What were the causes of the Zulu War?

Salah

Forum Staff
Oct 2009
23,284
Maryland
#1
Great Britain's 1879 Zulu War was the backdrop for some of the most iconic scenes of Victorian warfare - the slaughter of British troops at Isandlwana, and the heroic defense of Rorke's Drift.

What were the underlying causes of this war? Was it simply British refusal to tolerate such a militarily well-organized and aggressive people?
 

Jim Casy

Ad Honorem
Mar 2013
4,420
Scotland
#3
I think it was more to do with the Zulu nation simply getting in the way of expansionism. The brit colony of Natal had sprung up on the border of Zululand as traders and adventurers sought their fortune by as early as the 1840s. By the 1870s, the brits had the idea of pulling together the colony, the Boer republics etc under a single regional rule to aid development. The Zulu nation was the fly in the ointment to this, so they (brits) picked a fight.
 
Last edited:
May 2011
13,956
Navan, Ireland
#4
Real cause: Imperial hubris

Stated cause: Black savages are threatening the right of whites to occupy their land.
As opposed to Black Imperialists to attack their neighbours?

You are right in that British Imperialists wanted expansion, Afrikaner imperialists wanted expansion, Zulu Imperialists wanted expansion

One was more powerful= therefore the bad guys.
 
Mar 2012
18,030
In the bag of ecstatic squirt
#5
As opposed to Black Imperialists to attack their neighbours?

You are right in that British Imperialists wanted expansion, Afrikaner imperialists wanted expansion, Zulu Imperialists wanted expansion

One was more powerful= therefore the bad guys.
I agree, the Zulu was no different from the British Empire when it comes to expansionism in as much as they also waged war with their neighboring tribes and like the British, they also slaughtered and killed those who opposed them.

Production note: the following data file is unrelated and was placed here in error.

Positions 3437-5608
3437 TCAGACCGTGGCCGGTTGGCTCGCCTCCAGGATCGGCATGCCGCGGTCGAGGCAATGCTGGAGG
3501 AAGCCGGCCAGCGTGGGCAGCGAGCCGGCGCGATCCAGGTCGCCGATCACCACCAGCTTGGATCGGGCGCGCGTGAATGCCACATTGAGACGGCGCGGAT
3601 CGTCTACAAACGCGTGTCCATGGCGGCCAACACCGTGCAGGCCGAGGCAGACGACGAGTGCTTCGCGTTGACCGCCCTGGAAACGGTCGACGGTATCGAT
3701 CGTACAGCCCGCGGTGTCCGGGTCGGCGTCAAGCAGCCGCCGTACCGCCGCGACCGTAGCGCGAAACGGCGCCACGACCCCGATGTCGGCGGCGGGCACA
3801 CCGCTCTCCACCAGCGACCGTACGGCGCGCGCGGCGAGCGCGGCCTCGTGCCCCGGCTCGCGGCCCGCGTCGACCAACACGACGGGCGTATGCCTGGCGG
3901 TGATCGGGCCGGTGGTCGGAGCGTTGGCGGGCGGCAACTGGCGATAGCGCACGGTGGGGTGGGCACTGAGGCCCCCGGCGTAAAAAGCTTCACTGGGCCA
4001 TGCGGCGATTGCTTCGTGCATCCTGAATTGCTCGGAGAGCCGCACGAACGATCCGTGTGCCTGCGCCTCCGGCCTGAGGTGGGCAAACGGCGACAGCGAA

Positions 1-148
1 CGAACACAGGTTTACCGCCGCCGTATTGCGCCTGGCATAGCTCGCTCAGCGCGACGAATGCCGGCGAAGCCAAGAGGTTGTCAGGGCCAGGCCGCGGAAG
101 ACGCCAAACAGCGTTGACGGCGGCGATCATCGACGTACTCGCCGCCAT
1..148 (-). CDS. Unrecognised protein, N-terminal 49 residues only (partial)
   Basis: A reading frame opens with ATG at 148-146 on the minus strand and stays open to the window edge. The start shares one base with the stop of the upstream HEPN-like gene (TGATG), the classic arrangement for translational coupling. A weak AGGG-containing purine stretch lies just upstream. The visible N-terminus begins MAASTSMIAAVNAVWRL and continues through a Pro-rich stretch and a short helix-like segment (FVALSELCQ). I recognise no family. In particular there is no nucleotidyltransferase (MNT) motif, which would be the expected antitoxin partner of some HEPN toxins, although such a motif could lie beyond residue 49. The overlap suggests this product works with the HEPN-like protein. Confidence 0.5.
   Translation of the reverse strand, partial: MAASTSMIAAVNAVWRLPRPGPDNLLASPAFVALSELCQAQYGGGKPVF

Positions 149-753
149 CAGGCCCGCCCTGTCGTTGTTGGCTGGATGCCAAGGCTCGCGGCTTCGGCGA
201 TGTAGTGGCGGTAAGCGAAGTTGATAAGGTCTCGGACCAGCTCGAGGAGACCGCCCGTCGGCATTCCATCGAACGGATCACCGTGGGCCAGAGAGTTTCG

Oct 2012
3,315
Des Moines, Iowa
#6
As opposed to Black Imperialists to attack their neighbours?

You are right in that British Imperialists wanted expansion, Afrikaner imperialists wanted expansion, Zulu Imperialists wanted expansion

One was more powerful= therefore the bad guys.
I never made any moral judgment regarding who the 'good guys' and 'bad guys' were. All I did was state the real cause of the war and the stated cause by the British. It is undeniable that the British of this time were supremacists who regarded themselves as the 'good guys' and superior in every conceivable way to the 'black savages', who obviously were the 'bad guys'. I am not sure what the Zulu point of view was, but I think they probably had a different (maybe the exact opposite) view.


I agree, the Zulu was no different from the British Empire when it comes to expansionism in as much as they also waged war with their neighboring tribes and like the British, they also slaughtered and killed those who opposed them.
I do hope you realize that the Zulus were not a "tribe" but an organized, centralized kingdom, and several of the wars that they fought were against other organized, centralized kingdoms, such as Swaziland.

The Zulus were quite exceptional from their African neighbors in their level of political and military organization as well as their imperial ambitions. Prior to Shaka's creation of the Zulu state, African tribal warfare was a low-key, largely ritualistic affair that was meant to preserve the status quo more than anything else. Shaka changed that forever and created in empire forged with iron and blood.
 
May 2013
11
Leeds
#7
I never made any moral judgment regarding who the 'good guys' and 'bad guys' were. All I did was state the real cause of the war and the stated cause by the British. It is undeniable that the British of this time were supremacists who regarded themselves as the 'good guys' and superior in every conceivable way to the 'black savages', who obviously were the 'bad guys'. I am not sure what the Zulu point of view was, but I think they probably had a different (maybe the exact opposite) view.
I wouldnt have called the British supremacists.

They recognized that at the time they were the most technologically, culturally, militarily and socially advanced nation at the time, even when compared to their European competitors (although it was very close).

They saw it as their duty to civilise the world.

As far as i can tell, they also never said in any way the black natives (the usual reference to natives, not 'Black savages' (that's a Hollywood saying)) were the bad guys. They usually said they needed to be civilized.